7:43 {A division} (schisma). A clear split. See Mt 9:16 for the word from schiz“, to rend. Used again in Joh 9:16; 10:19.

7:44 {Would have taken him} (ˆthelon piƒsai auton). Imperfect active of thel“ and first aorist active infinitive of piaz“, "were wishing to seize him." See verse 30 for a like impulse and restraint, there epebalen ep' auton, here ebalen ep' auton (simple verb, not compound).

7:45 {Why did ye not bring him?} (Dia ti ouk ˆgagete auton;). Second aorist active indicative of ag“. Indignant outburst of the Sanhedrin (both Sadducees and Pharisees) at the failure of the (tous, note article here referring to verse 32) temple police to arrest Jesus. "Apparently they were sitting in expectation of immediately questioning him" (Dods). They were stunned at this outcome.

7:46 {Never man so spake} (oudepote elalˆsen hout“s anthr“pos). Police officers are not usually carried away by public speech. They had fallen under the power of Jesus "as the Galilean peasants had been impressed" (Bernard) in verses 28f. It was the words of Jesus that had so gripped these officers, not his works (15:24). It was most disconcerting to the Sanhedrin.

7:47 {Are ye also led astray?} (Mˆ kai humeis peplanˆsthe;). The Pharisees took the lead in this scornful sneer at the officers. The use of formally expects a negative answer as in 4:29, but the Pharisees really believed it. See also 6:67. The verb form is perfect passive indicative of plana“, for which see verse 12 with perhaps an allusion to that phase of opinion.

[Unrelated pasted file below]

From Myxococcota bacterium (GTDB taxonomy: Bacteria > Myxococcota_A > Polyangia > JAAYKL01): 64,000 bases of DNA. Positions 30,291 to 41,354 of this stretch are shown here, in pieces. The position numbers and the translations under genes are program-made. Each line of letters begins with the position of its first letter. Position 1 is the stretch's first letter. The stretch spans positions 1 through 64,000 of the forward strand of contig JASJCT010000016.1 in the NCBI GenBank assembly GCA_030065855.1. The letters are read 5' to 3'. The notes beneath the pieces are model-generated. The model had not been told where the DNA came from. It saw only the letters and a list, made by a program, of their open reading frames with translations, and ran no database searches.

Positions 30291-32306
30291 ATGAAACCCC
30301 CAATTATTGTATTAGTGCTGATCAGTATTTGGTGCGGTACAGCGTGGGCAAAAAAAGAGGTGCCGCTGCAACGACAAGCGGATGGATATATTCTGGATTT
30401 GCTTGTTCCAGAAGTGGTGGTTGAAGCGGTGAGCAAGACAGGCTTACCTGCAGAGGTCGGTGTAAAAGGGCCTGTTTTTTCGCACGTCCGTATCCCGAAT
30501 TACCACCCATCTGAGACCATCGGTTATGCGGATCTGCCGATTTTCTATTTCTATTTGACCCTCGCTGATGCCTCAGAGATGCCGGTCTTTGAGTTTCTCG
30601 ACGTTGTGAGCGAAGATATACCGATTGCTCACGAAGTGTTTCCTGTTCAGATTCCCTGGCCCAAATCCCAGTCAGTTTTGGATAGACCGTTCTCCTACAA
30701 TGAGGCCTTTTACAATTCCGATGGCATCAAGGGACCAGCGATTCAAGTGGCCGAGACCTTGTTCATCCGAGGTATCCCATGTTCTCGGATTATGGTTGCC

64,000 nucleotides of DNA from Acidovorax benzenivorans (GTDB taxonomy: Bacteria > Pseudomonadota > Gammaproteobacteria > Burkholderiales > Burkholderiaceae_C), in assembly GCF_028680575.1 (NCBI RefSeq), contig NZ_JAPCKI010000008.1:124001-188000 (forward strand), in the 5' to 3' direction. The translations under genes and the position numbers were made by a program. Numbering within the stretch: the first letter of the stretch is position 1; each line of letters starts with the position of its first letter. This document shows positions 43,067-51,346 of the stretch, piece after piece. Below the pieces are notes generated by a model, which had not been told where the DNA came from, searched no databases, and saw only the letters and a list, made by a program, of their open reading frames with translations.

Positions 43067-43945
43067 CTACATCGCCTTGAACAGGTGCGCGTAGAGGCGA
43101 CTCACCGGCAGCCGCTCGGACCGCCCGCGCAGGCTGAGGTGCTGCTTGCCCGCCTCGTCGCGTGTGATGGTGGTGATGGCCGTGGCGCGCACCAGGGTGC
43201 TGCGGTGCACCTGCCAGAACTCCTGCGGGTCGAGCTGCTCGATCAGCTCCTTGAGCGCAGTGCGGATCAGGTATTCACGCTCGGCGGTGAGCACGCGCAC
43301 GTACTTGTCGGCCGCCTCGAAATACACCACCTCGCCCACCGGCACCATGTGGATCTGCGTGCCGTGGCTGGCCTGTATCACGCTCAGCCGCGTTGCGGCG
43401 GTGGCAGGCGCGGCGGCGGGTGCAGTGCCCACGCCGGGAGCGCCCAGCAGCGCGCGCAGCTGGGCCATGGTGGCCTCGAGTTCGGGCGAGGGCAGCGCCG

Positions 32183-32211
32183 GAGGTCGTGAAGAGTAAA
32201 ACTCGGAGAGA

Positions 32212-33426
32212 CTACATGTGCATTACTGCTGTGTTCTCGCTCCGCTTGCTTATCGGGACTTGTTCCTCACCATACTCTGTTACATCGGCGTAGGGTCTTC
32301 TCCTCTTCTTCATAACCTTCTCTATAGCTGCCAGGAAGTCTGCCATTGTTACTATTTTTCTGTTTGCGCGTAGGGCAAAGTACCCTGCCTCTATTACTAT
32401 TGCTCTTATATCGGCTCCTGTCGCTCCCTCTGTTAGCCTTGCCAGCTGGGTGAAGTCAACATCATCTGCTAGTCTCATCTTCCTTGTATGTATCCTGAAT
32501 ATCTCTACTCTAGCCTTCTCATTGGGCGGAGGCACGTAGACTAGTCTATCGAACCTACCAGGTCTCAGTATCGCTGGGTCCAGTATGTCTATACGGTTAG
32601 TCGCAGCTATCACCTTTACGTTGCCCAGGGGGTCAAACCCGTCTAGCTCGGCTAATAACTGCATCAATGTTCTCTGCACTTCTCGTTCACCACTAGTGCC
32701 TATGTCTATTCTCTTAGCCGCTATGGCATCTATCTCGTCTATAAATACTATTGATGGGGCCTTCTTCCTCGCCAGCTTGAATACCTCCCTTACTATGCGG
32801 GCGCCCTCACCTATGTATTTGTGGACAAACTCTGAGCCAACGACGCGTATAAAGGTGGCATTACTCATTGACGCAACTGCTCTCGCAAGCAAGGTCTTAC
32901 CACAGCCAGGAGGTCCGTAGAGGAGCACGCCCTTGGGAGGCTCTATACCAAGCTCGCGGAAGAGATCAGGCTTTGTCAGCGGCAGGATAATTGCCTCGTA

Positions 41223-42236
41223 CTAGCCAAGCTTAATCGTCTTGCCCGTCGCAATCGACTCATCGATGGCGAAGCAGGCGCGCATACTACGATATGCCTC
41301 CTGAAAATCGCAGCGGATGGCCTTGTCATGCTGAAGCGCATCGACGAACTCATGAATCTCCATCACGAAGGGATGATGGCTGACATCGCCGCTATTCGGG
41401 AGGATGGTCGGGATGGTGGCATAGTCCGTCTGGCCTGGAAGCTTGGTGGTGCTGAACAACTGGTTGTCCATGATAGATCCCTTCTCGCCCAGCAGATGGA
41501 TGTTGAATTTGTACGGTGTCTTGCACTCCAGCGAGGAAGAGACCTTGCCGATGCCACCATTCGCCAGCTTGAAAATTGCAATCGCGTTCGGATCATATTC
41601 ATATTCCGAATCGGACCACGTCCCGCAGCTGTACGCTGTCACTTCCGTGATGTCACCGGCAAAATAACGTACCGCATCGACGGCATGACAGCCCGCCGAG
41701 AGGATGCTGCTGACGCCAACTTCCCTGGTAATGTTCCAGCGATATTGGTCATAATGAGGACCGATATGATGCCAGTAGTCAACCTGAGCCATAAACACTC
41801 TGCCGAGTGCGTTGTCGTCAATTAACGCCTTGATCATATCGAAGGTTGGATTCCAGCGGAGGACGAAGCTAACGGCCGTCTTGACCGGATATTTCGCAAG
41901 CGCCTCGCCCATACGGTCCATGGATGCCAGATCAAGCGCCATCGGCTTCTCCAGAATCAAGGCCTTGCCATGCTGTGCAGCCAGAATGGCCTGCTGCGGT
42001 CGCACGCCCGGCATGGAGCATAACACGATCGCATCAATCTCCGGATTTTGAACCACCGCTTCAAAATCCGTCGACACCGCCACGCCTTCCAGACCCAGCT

7:48 {Hath any of the rulers believed on him?} (Mˆ tis ek t“n archont“n episteusen eis auton;). Negative answer sharply expected. First aorist active indicative of pisteu“. "Did any one of the rulers believe on him?" "What right have subordinates to have a mind of their own?" (Dods). These police were employed by the temple authorities (rulers). "Power was slipping through their fingers" (Dods) and that was the secret of their hostility to Jesus.
{Or of the Pharisees} (ˆ ek t“n Pharisai“n). A wider circle and the most orthodox of all.

7:49 {This multitude} (ho ochlos houtos). The Pharisees had a scorn for the "amhaaretz" or "people of the earth" (cf. our "clod-hoppers") as is seen in rabbinic literature. It was some of the ochlos (multitude at the feast especially from Galilee) who had shown sympathy with Jesus (7:12,28f.).
{Which knoweth not the law} (ho mˆ ginosk“n). Present active articular participle of gin“sk“ with usual negative of the participle in the "Koin‚". "No brutish man is sin-fearing, nor is one of the people of the earth pious" ("Aboth", II. 6). See the amazement of the Sanhedrin at Peter and John in Ac 4:13 as "unlettered and private men" (agrammatoi kai idi“tai). No wonder the common people (ochlos) heard Jesus gladly (Mr 12:37). The rabbis scouted and scorned them.
{Are accursed} (eparatoi eisin). Construction according to sense (plural verb and adjective with collective singular ochlos). Eparatoi is old verbal adjective from eparaomai, to call down curses upon, here only in the N.T.

7:50 {Nicodemus} (Nikodˆmos). Not heard from since chapter 3 when he timidly came to Jesus by night. Now he boldly protests against the injustice of condemning Jesus unheard. He appears once more (and only in John) in 19:39 with Joseph of Arimathea as a secret disciple of Jesus. He is a Pharisee and a member of the Sanhedrin and his present act is courageous.